Not surprisingly, it was Lockheed Martin, a large military manufacturer in the US that took this chain approach and transformed it into the Cyber Kill Chain, with seven steps (and a very different result at the end compared to the literal kill chains mentioned above).

  1. Reconnaissance
  2. Weaponization
  3. Delivery
  4. Exploitation
  5. Installation
  6. Command and Control (often shortened to C2)
  7. Actions on objectives

As a communication tool for showing business leaders that there are steps in an attack, and that you want budget to interrupt or make each layer more difficult for the criminals, this is a good approach.

Cyber security after all always comes down to business risk. When you put it those terms, the CEO, CFO, and the board are more likely to pay attention. If you start talking about technical details, you’ll soon lose them, but business risk is something they’re used to dealing with, and cyber-attacks is just one of the many risks businesses faces.

Be aware that attackers may not perform every step, depending on their goals, their target, and any changes along the way, and that “attackers” might refer to different sets of people, where the early steps might be performed by an Initial Access Broker (IAB), who then sells the access to another group to actually run the ransomware and negotiate the payment.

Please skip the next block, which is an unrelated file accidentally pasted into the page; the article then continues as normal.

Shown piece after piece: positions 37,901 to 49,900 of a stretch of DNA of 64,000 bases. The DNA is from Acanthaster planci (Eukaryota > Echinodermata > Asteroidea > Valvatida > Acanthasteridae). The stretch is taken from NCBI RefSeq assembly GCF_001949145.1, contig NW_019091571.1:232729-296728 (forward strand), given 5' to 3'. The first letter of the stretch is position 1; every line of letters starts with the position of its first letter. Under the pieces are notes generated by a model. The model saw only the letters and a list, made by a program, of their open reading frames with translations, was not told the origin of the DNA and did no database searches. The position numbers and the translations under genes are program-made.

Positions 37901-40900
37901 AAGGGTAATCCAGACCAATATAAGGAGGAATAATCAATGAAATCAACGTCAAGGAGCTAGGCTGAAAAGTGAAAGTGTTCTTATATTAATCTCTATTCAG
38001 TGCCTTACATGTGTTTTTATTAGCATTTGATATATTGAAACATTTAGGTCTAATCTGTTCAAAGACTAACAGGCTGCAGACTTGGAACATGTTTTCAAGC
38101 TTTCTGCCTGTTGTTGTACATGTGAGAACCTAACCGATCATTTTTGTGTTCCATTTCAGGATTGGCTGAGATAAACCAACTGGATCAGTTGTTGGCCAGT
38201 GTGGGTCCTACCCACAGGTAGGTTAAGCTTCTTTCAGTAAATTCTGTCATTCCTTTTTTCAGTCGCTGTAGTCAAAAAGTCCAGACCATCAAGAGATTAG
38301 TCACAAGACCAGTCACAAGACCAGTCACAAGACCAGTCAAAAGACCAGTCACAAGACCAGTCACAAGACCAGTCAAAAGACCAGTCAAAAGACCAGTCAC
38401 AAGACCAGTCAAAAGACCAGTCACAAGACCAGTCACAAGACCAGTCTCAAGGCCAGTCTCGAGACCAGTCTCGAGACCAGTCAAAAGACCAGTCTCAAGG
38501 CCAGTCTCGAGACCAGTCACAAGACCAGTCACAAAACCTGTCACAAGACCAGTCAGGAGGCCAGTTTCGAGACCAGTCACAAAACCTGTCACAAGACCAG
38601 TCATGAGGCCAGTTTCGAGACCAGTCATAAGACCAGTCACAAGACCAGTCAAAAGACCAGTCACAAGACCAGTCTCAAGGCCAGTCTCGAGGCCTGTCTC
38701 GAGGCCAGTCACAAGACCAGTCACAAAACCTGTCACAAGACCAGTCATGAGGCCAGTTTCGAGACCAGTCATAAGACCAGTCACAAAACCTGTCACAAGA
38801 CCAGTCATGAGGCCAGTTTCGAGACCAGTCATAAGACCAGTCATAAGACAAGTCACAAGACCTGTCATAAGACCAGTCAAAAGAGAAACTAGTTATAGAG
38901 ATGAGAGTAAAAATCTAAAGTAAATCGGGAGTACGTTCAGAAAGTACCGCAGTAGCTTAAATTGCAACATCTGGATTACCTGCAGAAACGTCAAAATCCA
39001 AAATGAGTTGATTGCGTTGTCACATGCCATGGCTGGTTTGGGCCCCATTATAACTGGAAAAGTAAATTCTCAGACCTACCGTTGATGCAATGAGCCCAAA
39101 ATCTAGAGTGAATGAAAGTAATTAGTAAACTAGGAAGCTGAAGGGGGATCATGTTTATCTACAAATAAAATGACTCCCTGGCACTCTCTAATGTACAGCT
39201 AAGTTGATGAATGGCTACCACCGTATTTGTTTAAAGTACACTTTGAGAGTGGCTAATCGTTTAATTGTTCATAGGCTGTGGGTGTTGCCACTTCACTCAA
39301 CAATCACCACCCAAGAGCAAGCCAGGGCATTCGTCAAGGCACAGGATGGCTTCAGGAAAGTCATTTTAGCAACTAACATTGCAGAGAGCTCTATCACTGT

In step one the attackers will gather information about your company and any employees of interest. This could be cursory, if they’re simply after a company with enough turnover to pay the ransom they might look at your financials, and who to target with their spear phishing emails.

It could also be more in-depth, when the scattered spider group went after the helpdesk at the MGM casino, they knew a great deal about the staff they were impersonating to ensure that the helpdesk would help them reset their credentials.